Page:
Police brutality resulted in the death of both Mr. Tsering Phurwa, aged 30, and Mr. Dhondup Lama, aged 47. According to reports, around 50 others have beencritically injured. AHRC received information that Mr. Tsering Phurwa, father to three children, was found critically injured on the morning on 4th June, two hours walking distance from the site of the clash in Dho village. However, Mr. Phurwa died. There is a likelihood that Mr. Phurwa succumbed to his injuries. However, the actual cause of death cannot be confirmed at this point. The Police and the Chief District Officer, for their part, have maintained that Mr. Phurwa died by ‘falling off a cliff’. The police have, in fact, forced local villagers to sign documents supporting this claim. Another villager, Mr. Dhondup, who had also been seriously injured during the incident, was airlifted to Kathmandu for further medical treatment. However, he succumbed to his injuries at the Om Hospital in Kathmandu on 9th June. The villagers funded the helicopter expenses and all the medical expenses of the injured by themselves.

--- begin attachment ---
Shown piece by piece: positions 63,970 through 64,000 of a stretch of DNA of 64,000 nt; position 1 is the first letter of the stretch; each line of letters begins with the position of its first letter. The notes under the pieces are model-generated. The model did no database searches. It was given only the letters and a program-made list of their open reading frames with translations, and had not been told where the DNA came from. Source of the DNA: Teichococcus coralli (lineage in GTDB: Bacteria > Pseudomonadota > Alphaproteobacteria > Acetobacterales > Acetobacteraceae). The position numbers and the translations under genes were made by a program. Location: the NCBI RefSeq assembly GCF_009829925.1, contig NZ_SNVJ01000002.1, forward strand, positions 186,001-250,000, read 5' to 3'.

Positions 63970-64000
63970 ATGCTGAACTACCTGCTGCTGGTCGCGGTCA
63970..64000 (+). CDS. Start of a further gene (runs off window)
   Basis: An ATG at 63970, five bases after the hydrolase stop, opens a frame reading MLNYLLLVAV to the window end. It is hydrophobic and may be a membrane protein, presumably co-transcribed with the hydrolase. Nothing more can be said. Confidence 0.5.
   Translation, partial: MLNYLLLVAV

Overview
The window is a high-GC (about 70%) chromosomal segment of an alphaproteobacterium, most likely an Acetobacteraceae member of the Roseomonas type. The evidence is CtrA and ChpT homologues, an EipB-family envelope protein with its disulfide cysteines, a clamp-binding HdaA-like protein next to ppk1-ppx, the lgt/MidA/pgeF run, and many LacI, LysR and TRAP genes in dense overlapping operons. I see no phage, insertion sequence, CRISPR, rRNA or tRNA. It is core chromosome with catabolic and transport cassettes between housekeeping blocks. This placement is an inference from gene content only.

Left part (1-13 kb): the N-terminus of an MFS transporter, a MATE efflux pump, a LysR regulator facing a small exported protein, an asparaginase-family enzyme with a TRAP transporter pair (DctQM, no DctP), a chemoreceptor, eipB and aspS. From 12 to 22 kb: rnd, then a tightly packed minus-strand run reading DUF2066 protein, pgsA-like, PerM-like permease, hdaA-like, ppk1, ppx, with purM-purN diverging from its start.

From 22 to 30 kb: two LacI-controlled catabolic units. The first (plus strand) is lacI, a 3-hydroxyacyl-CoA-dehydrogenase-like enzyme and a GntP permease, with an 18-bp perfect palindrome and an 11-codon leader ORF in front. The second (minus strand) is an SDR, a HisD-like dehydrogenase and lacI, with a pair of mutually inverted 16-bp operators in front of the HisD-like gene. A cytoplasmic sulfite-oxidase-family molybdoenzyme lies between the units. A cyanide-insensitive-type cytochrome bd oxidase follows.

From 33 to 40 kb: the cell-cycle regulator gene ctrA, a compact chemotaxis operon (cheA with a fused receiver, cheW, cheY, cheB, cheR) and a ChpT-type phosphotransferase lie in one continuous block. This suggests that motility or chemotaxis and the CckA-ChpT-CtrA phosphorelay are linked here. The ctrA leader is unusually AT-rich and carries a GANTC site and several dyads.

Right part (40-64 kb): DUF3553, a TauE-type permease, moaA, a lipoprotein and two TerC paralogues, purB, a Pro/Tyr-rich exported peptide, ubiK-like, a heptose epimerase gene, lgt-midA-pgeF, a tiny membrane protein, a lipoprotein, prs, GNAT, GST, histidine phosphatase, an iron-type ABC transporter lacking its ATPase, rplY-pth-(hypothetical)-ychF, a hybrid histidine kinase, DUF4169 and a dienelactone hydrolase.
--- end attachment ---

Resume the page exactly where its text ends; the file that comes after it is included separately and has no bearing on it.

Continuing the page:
The AHRC has also learnt that, during the clash, the police fired around three-dozen rounds of rubber bullets both into the air and directly at the villagers. Following the barrage of bullets, the police launched a baton charge and indiscriminately beat and assaulted the villagers. According to reports, the villagers reacted by hurling stones at the police, which instigated more violence from the police. The police then conducted a house search, in order to round up every male member of the community. Key villagers who raised community demands with courage and who raised their voices against this police atrocity have been taken into custody. 

According to reports, police literally broken down around 30 houses in the process of their attack on the community. The villagers found inside the houses were dragged out onto the streets, beaten, and taken into custody. It has been learnt that the police have continued beating them during custody, and this includes women and the elderly. It has been learned by the AHRC that people from the neighboring village of Tsarka have also been beaten, with 3 of them being taken into police custody.